He finished one single shy of baseball immortality.
And Canadian Roy “Doc” Miller wouldn’t have even needed that hit if the Chicago Cubs hadn’t protested the first game of a doubleheader against Honus Wagner and the Pittsburgh Pirates on May 30, 1911.
Despite Wagner’s 0-for-4 performance, the Pirates had secured a 1-0 victory in that contest until the Cubs launched a protest because at some point during the game the Pirates reportedly batted out of order. The protest was successful and the game – and Wagner’s 0-fer – were wiped from the record books.
Erasing this result seemed innocuous at the time, but at season’s end, those four Wagner at bats were the difference between him winning his eighth and final National League batting title and Miller securing his first (and only) batting crown. Wagner finished with a .334038 batting average, while Miller completed the campaign with a .332756 mark. If you add those four hitless at bats, however, Wagner’s average dips to .331237.
Miller made a furious charge for the batting crown by recording 14 hits in his final eight games. He would never come close to topping the league in hitting again, and by the end of the 1914 season, he was out of professional baseball entirely.
But that 1911 season by the left-handed hitting outfielder remains one of the best seasons ever assembled by a Canadian. While toiling on the last-place Boston Rustlers, alongside future Hall of Fame hurlers Grover Cleveland Alexander and Eppa Rixey, Miller led the National League with 192 hits and tied for the league lead in singles (146). The 5-foot-10, 170-pound Canuck also finished second in doubles (36) and sixth in RBIs (91) and total bases (255). He also hit .379 with runners in scoring position and was a perfect 8-for-8 with the bases loaded.
Born in Chatham, Ont., on February 4, 1883, Miller attended elementary school and high school in his hometown. In an August 2009 Chatham This Week article, Miller’s father is described as a “prosperous” local merchant. The article also reports that Miller had three brothers and a sister.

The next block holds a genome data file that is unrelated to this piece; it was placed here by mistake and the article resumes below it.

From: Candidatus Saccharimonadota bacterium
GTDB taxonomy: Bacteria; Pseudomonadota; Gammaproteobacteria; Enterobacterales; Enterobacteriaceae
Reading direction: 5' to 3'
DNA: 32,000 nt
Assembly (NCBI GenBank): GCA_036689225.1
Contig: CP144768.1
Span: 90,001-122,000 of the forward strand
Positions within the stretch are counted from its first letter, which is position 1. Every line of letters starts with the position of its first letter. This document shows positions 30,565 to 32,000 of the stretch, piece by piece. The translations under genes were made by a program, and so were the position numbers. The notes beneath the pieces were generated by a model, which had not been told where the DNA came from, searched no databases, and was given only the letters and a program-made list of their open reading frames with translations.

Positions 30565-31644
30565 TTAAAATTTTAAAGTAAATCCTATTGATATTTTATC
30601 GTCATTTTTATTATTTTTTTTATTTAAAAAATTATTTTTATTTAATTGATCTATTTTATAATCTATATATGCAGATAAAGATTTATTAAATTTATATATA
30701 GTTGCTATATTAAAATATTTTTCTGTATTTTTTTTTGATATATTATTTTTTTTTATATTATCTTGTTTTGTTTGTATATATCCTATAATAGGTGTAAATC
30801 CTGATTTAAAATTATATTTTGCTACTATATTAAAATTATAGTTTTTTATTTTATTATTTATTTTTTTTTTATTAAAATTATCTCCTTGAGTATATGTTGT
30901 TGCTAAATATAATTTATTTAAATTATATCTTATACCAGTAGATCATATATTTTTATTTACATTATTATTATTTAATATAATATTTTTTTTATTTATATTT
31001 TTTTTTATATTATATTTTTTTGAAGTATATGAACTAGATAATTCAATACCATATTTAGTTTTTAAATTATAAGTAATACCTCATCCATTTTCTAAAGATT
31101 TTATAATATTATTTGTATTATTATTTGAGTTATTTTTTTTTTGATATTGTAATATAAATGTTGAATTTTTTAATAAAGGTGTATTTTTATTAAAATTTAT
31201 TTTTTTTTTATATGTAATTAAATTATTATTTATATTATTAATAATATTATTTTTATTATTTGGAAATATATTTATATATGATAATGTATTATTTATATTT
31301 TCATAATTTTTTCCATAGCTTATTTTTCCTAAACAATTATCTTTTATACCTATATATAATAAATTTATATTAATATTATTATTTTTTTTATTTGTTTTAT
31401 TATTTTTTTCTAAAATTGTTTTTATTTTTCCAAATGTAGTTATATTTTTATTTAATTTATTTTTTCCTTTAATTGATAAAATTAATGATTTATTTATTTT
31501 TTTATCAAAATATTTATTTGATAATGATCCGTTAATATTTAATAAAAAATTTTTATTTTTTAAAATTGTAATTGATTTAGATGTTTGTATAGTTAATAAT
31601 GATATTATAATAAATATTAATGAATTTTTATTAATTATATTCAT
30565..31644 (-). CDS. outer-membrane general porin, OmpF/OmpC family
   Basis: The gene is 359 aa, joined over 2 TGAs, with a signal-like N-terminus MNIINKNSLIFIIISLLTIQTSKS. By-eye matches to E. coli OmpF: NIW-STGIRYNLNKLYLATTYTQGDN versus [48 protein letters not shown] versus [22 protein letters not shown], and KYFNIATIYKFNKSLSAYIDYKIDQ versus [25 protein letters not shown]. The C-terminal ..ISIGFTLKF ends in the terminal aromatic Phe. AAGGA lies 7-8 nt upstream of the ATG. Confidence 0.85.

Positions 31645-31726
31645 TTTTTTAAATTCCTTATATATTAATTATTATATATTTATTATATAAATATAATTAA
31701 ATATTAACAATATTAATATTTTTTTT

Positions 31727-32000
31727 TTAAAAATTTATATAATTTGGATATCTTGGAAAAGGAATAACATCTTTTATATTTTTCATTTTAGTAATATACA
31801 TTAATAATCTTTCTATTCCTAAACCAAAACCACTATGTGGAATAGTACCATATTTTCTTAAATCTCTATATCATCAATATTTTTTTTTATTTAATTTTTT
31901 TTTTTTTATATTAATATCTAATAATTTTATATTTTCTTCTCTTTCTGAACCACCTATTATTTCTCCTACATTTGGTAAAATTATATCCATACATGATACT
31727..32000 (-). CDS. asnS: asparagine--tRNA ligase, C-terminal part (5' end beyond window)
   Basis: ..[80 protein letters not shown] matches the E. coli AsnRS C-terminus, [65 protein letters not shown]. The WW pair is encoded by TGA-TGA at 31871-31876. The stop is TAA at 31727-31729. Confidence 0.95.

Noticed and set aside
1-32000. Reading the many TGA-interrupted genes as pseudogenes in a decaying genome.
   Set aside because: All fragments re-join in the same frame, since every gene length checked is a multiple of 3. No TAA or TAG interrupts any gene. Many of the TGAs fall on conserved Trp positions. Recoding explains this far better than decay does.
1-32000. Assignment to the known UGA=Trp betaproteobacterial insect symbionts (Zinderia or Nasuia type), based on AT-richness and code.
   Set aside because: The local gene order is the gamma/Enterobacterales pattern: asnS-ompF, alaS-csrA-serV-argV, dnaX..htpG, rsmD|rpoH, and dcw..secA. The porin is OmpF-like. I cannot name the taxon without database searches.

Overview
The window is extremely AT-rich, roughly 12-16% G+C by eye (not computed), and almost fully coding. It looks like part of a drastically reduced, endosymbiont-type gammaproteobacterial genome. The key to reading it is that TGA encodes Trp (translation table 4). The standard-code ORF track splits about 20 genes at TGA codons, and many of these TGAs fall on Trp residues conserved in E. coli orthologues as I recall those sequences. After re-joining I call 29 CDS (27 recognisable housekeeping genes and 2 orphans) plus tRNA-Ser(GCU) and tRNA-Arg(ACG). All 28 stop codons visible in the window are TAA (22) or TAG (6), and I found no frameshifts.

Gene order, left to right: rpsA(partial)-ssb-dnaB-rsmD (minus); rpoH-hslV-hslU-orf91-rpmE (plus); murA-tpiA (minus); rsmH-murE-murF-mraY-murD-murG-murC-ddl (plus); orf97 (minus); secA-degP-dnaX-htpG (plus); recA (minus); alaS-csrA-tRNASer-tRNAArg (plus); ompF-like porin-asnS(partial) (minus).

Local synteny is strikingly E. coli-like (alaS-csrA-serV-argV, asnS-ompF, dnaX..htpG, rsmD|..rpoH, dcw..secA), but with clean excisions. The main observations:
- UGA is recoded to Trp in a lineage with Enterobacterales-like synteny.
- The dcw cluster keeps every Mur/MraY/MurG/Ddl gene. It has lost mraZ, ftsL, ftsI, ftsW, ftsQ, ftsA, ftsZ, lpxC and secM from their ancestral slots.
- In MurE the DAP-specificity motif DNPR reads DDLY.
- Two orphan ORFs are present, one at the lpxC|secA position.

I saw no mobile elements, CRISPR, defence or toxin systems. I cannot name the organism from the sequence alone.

As a teen, Miller starred as a pitcher and outfielder on semi-pro teams in Western Ontario and attracted the interest of pro scouts. In 1903, he caught on with Manchester of the Class B New England League, where he played alongside Moonlight Graham, made famous by the movie Field of Dreams. Miller toiled with Graham again with Class B Binghamton in the New York State League in 1905, and while there’s no evidence that the two were pals, they certainly shared a common interest in medicine. While Graham became a doctor in Chisholm, Minn., Miller also took up the medical profession, eventually specializing in skin diseases and cancer in New York.
After stints with Calumet and Fargo in the Class C Northern-Copper Country League, Miller landed with the Class A Western League’s Pueblo Indians in 1908, where he played outfield behind future Hall of Fame pitcher Kid Nichols. Miller enjoyed his finest minor league season the following year, when he hit a combined .359 in stops in Pueblo and with the Pacific Coast League’s San Francisco Seals. His performance convinced the Cubs to sign him and give him his first big league shot in 1910 at the age of 27.
But the Canadian outfielder suited up for just one game with the Cubs before being dealt to the Boston Doves, where hit .286 in 130 games in his first taste of regular big league action. His breakout campaign came the following year after the Boston club changed its name to the Rustlers.